Making Speech Analytics Actionable
The number-one complaint among users of speech analytics solutions is that they find it difficult to apply the identified insights and cannot make the solutions actionable enough to pay for themselves. There is a clear disconnect between the findings reflected in reports and dashboards and using them to effect the necessary changes to fix the underlying issues.
In other words, the current generation of speech analytics solutions does not have a built-in change management process that facilitates the practical application of findings in contact centers and across the enterprise.
Speech analytics has hit a critical juncture. Few technologies break into the market without hiccups, and speech analytics is no exception. The overarching question is: What will competitors do to help their customers overcome these serious challenges and to realize benefits? This is not a simple issue. All that vendors really want is to sell more software, because margins on software are much greater than those for professional services, workshops, or training. On the other hand, vendors need to help develop and share speech analytics best practices in the user community. If they don’t improve the success rates of implementations, market interest and the adoption rate will surely wane.
The speech analytics vendors hear this demand from their customers daily and are working hard to meet the challenge. They are delivering more packaged offerings that come with results-focused libraries, reports, and alerts. They are providing tighter integration with other workforce optimization modules, such as quality assurance and coaching, as well as ways to feed other enterprise systems beyond the contact center. Finally, they are developing and delivering new workshops, training, and professional services to help users derive the full benefit of their speech analytics solutions.
Even with the current challenges, the speech analytics market should grow rapidly over the next four years. DMG Consulting projects growth of 40 percent, 42 percent, 32 percent, and 25 percent a year between 2010 and 2013, respectively. Those rates are expected to slow in later years, because DMG Consulting believes the market will have grown quite large by then. In early years, when adoption is small, it’s relatively easy to grow by 50 percent to 100 percent, but as the installed base becomes larger, it’s much more difficult to sustain that rate, even if the number of seats sold continues to rise sharply.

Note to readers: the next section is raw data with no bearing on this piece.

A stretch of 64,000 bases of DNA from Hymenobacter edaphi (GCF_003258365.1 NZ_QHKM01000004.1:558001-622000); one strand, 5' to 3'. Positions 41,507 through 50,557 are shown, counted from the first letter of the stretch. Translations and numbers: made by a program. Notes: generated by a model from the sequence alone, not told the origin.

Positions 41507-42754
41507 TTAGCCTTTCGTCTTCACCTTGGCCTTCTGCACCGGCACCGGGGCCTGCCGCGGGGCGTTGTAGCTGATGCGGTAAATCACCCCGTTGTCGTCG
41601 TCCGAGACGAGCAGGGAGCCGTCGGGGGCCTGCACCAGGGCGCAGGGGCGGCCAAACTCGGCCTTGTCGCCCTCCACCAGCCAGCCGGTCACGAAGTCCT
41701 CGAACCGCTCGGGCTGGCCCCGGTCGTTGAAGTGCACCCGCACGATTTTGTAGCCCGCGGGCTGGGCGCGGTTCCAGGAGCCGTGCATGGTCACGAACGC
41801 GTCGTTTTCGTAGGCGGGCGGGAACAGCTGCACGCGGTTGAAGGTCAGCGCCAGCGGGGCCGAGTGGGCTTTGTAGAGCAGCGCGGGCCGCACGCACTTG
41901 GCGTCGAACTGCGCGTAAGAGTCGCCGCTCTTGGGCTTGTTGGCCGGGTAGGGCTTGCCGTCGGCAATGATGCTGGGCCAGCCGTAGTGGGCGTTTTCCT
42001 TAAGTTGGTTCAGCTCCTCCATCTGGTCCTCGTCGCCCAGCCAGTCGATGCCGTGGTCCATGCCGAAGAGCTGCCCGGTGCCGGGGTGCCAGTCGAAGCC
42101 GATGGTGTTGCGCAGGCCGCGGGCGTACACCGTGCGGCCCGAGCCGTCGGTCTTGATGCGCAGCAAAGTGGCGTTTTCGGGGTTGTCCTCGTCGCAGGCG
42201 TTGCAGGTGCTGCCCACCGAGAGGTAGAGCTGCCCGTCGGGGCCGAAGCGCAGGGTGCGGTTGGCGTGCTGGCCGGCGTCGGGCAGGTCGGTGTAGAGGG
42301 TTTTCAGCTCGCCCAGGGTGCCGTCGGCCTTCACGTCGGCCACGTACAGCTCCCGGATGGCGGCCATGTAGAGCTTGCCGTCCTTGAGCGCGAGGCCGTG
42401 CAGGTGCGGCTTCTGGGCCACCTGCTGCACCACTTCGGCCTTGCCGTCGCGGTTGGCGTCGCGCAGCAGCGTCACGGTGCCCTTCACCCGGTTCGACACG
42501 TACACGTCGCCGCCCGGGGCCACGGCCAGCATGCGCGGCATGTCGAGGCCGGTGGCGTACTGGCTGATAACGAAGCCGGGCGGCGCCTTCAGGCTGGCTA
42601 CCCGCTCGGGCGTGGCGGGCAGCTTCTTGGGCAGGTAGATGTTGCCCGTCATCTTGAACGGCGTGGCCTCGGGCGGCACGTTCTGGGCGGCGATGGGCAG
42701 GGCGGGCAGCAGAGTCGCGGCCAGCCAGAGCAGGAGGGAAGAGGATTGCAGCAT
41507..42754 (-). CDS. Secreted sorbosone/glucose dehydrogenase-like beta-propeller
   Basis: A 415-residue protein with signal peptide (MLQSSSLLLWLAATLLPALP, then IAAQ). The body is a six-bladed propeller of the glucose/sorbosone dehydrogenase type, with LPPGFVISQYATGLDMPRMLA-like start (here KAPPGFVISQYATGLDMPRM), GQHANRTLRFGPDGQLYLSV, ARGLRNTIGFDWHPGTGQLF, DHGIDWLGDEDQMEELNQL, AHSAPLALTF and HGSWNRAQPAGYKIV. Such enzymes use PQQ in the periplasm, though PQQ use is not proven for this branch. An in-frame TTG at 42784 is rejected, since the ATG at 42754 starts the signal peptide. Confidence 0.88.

Entering its second technology generation, speech analytics is the most mature of the analytical applications used in contact centers. It is helping enterprise leaders appreciate the value that contact centers bring to the entire organization. Better harnessing the information that arrives continually in contact centers, both internally and for the broader enterprise, remains a challenge for all but a few highly progressive companies. These companies have successfully prioritized enterprise revenue and cost goals over inertia and organizational politics.
Social media is accelerating the need for multichannel analytics to address all forms of spoken and written communication. Calls, emails, text messages, blogs, Twitter, Facebook, and other forms of social media are increasing the visibility of speech analytics beyond the boundaries of contact centers. To take advantage of those opportunities, speech analytics vendors must build multichannel solutions and prove to the market that their applications can be used to drive the necessary changes to improve the enterprise’s bottom line.
Donna Fluss (email@example.com) is founder and president of DMG Consulting, a leading provider of contact center and analytics research, market analysis, and consulting.